This fall, global “doctors in training” will wield their own scalpels and learning about viruses by swabbing their own hands and growing bacteria.
These doctors-in-training play a humanitarian role as well — every class they take purchases a class for a student in a developing country.
Together, they share findings and discuss current global issues. Dallas students communicate and Skype with students in Haiti, India, and Pakistan to gain real-world experience.
Perhaps most impressive, the project starts with 8-to-12 year olds. Parish Episcopal School is the first school in the United States to partner with global educator Level Up Village.
As a founding partner, Parish will offer four of Level Up Village’s global STEM-based courses including Global Doctors in Training and Global Scientists in Training. Each course includes hands-on, scientific exploration and the chance to collaborate with students at a partner school in developing countries.
The goal of the partnership is to encourage student participation in STEM while sharing learning opportunities with students across the globe who wouldn’t otherwise have access to them.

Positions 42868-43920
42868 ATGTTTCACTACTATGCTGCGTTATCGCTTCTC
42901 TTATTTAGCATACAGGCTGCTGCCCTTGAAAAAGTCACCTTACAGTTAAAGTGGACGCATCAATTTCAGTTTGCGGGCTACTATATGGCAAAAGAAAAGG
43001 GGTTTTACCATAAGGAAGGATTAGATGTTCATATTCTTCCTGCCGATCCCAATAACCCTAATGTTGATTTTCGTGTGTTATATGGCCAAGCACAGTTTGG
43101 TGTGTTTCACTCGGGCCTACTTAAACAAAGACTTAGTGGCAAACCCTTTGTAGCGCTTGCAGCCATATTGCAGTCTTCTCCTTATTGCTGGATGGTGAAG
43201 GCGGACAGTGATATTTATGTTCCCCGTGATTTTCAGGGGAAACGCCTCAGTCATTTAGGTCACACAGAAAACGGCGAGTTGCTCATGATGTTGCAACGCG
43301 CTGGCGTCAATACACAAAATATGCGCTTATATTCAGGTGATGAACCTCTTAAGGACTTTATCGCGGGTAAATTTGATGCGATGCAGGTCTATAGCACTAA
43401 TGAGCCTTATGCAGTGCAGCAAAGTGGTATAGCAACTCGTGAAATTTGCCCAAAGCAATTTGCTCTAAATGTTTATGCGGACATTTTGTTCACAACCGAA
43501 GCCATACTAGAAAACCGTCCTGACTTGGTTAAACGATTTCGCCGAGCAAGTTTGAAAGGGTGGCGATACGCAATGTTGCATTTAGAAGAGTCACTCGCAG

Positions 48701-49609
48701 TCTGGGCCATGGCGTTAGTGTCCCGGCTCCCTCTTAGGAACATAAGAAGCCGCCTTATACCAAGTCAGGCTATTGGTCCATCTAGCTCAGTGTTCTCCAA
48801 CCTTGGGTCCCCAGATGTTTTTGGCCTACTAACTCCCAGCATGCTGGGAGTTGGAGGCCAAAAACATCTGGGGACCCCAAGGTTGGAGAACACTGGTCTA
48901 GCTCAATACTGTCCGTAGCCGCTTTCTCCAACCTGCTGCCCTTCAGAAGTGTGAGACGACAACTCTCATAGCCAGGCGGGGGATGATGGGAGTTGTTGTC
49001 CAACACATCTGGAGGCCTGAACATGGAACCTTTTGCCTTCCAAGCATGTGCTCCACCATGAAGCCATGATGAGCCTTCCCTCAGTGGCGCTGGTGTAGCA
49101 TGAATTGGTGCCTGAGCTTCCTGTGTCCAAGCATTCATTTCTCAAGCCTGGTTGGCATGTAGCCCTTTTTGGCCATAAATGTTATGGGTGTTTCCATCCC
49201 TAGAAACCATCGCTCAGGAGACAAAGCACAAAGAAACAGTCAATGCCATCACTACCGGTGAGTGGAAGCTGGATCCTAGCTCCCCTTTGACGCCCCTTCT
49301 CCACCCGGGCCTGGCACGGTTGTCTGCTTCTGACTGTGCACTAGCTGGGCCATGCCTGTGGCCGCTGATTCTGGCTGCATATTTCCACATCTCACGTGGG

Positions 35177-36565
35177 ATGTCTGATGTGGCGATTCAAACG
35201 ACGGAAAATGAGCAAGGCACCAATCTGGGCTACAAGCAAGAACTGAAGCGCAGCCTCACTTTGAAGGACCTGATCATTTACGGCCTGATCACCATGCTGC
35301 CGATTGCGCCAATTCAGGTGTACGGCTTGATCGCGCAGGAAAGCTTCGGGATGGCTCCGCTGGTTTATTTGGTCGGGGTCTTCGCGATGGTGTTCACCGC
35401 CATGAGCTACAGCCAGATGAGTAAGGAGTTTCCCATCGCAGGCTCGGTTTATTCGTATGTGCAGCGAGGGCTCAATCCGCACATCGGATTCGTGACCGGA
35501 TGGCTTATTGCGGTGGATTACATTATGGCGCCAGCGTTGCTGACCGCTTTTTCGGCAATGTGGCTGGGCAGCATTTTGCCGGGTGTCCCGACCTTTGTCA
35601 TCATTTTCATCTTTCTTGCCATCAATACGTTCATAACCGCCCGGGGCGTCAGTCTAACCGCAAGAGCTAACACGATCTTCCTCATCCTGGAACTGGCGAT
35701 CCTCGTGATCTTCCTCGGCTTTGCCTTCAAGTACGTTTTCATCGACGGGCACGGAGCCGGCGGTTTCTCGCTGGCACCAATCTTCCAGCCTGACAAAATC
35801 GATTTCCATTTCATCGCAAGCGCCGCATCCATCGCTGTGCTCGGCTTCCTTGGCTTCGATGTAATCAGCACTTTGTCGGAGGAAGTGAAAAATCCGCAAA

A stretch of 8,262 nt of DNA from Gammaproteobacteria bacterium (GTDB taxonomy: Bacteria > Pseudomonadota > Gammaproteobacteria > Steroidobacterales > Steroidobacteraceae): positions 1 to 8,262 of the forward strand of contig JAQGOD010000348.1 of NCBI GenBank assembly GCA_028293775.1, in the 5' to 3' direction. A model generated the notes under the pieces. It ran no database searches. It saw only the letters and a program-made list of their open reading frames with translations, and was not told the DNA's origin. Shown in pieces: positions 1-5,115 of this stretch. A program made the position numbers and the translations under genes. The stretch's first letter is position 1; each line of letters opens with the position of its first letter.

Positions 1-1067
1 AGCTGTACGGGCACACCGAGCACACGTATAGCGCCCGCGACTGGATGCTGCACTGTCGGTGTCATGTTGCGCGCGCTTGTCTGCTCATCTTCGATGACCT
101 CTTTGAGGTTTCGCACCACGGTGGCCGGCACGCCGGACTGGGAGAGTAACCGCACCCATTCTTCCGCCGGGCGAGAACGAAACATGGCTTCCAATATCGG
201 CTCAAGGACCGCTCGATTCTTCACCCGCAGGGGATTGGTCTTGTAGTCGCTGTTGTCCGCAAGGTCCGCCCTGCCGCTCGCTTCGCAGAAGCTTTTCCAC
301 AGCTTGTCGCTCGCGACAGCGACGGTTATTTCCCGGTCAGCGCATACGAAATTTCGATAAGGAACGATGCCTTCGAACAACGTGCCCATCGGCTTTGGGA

“This program really resonates with our young students, and makes an impact more than a typical STEM course would,” said Patty Knodel, director of the ParishEXTEND after-school program. “They connect with children from a very different background and notice how the innovative atmosphere at Parish can help globally.”
In the Global Doctors in Training course, students learn about human body systems and disease through dissections of a frog, grasshopper, earthworm, snake, shark, and more. Students join a local physician on an exploration of the real life application of learning about biology and the human body.
The Global Scientists in Training course is all about clean water initiatives. It explores properties of water, and the model that no drop of water is a new drop, but has always been in our water cycle.
Students explore things that water can do at the molecular level using hands-on experiments and three-dimensional kits. They explore global relationships with water through interactions with their partner school students, and move from the theoretical to the applicable, constructing a working aquifer to better understand how we get, use, and sometimes pollute ground water.
The young scientists explore the innovations that are part of the solution to the global water crisis, creating two different kinds of water filters as part of that process.
The programs for young, would-be physicians are available to all third-through-sixth grade students in the Dallas area — whether or not they attend Parish — through the ParishEXTEND program.